Re: Kombucha

Thu Nov 13, 2008 8:50 am

BTW if anyone has a spare scoby they can mail out my way i can cover shipping. my batches got some mold on them and i need to start over.
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slim chillingsworth
 
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Re: Kombucha

Thu Nov 13, 2008 8:54 am

I'm somewhat interested in trying my hand at this too. Has anyone made it successfully?
BadRock
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Re: Kombucha

Thu Nov 13, 2008 9:23 am

So maybe to reduce the acetobacter contribution (and therefore the strong vinegar) - we can use a conventional air lock? The pictures that I saw were just of a pickle jar covered with several layers of cheesecloth...


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Re: Kombucha

Thu Nov 13, 2008 12:08 pm

BadRock wrote:I'm somewhat interested in trying my hand at this too. Has anyone made it successfully?


yes. many times.

mylo wrote:So maybe to reduce the acetobacter contribution (and therefore the strong vinegar) - we can use a conventional air lock? The pictures that I saw were just of a pickle jar covered with several layers of cheesecloth...


i'm not sure if mike's experiment used an airlock, interesting idea.
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slim chillingsworth
 
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Re: Kombucha

Thu Nov 13, 2008 4:13 pm

BadRock wrote:I'm somewhat interested in trying my hand at this too. Has anyone made it successfully?


Yes several times. I just use a large glass jar, a torn square of an old t-shirt and a rubberband to fasten it on.
Pri: Community Nudity Ale, Magician Red Ale, Berliner Weisse
Bottled: Paxton's Tripel and Dubbel, 400 Rabbits Ale, Cap'n Crunch Amber Oat Ale

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rhino777
 
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Re: Kombucha

Fri Nov 28, 2008 1:08 pm

Im actually brewing my first batch right now. The few things that I have learned is that:
You do NOT need to buy a scoby to start! Go to a Wild oats or similar and get some raw, unpasteurized kombucha and make sure that it says "live cultures" on it. GT's is a good brand to use. Then brew like usual. ie make some sweet tea (i used 1 cup sugar to 3 quarts water with 2 tablespoons loose tea brewed strong in a teaball) cool and pitch the entire bottle into your vessel (give it a good shake to loosen all that culture at the bottom, you should have a mini scooby in there). It will take a couple days longer (about 10 day primary ferment time) but will form its own baby so that the next time after you drain your kombucha out you can just dump some more cooled sweet tea on top. Subsequent batches you should remove the baby to give away or use in the next batch since you dont want half your jar filled with scooby.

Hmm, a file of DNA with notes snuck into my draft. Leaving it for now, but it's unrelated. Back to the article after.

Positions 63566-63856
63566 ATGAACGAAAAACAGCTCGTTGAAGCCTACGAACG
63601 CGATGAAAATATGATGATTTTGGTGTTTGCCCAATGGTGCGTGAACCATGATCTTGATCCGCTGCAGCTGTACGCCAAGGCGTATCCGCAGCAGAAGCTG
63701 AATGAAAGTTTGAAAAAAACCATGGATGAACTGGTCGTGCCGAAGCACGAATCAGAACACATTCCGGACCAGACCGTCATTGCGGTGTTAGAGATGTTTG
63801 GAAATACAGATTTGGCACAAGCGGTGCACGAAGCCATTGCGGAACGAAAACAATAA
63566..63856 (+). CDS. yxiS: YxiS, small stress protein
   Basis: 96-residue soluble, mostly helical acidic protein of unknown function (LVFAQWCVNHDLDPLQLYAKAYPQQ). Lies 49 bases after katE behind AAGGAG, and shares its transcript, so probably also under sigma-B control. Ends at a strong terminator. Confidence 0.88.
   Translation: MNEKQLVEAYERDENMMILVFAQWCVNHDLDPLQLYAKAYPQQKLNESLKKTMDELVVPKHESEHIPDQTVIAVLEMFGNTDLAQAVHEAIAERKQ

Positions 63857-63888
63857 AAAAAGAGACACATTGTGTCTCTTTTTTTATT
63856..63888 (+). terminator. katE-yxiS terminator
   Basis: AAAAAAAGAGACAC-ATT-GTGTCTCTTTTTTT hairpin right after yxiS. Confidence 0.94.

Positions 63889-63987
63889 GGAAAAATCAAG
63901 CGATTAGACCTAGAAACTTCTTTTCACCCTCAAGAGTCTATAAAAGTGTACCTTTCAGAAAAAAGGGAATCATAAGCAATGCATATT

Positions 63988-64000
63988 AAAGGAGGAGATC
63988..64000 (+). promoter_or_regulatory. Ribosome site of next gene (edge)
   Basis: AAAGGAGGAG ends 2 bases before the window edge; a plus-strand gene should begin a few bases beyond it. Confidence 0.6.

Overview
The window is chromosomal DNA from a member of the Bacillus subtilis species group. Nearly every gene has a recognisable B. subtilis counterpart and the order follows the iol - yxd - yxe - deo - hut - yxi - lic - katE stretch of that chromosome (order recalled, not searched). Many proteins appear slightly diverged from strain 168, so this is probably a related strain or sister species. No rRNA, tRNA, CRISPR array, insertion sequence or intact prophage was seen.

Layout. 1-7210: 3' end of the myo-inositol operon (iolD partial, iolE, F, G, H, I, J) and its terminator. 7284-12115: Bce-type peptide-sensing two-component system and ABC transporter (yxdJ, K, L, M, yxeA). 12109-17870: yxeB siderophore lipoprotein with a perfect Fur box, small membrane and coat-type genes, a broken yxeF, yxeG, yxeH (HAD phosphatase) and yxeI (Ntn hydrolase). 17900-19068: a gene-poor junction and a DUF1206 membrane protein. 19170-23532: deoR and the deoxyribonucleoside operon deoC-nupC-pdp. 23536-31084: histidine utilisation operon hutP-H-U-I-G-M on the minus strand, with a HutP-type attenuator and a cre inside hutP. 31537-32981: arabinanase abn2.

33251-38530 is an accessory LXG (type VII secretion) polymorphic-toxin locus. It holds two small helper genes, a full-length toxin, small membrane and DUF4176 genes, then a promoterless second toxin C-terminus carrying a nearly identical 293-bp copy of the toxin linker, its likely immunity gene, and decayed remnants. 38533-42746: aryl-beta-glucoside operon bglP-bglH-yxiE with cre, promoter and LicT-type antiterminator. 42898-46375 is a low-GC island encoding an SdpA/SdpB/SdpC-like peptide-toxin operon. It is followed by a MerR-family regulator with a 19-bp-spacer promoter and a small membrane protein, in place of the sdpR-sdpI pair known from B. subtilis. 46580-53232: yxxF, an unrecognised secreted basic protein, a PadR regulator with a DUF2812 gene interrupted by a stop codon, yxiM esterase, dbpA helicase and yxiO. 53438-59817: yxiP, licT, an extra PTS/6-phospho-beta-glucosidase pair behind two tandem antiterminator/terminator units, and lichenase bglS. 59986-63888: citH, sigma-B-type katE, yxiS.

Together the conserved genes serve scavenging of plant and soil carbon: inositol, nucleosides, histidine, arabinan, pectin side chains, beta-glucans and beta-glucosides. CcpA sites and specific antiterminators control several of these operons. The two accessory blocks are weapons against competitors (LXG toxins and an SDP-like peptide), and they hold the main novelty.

the second thing that I found out is that 60 F seems too cold for fermentation and thats what room temp is in my house currently. so what I did is got a reptile heating pad and stuck it to a small pane of glass and set my gallon jug on there. It now sits at a perfect 80 F. The reason to use a reptile heating pad is that you can leave it on and it will never get over 80 F.

hope this helps, and if all goes well I should have my first gallon of kombucha done by monday, altho im gonna secondary ferment it in a bottle since I like it fizzy :pop
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Re: Kombucha

Fri Jan 23, 2009 5:44 pm

I have been continuously brewing this for about 12 years. I can't seem to give it away so I throw out the cultures when they take up too much room. It is so much simpler than brewing beer, and I don't employ near the same measures for keeping contaminants out. Just make sure I have clean hands. Any one need a culture? PM me.

I have been curious too about using it to sour a beer, but afraid of the acetobacter. My kombucha tea is usually on the vinegar side of things. Maybe an airlock is just what the doctor ordered? I have a gallon or so of a Belgian Pale Ale sitting in a carboy that wouldn't fit into a keg. Maybe I'll dose it with the Kombucha and see what happens? BTW, I don't have any trouble with cross contamination, but I did lable my kombucha funnel just in case.
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Brandt
 
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Re: Kombucha

Fri Jan 23, 2009 6:57 pm

Actually, in retrospect.... I think my suggestion was naive. If you put in an airlock - the fermentation would be anerobic, and you'd end up with a tea-flavored, all sugar lambic. I believe the reason its not alcoholic is that the cheesecloth allows for gas transfer and oxgen contact with the "wort" or whatever you call sweet tea with a funky culture in it.


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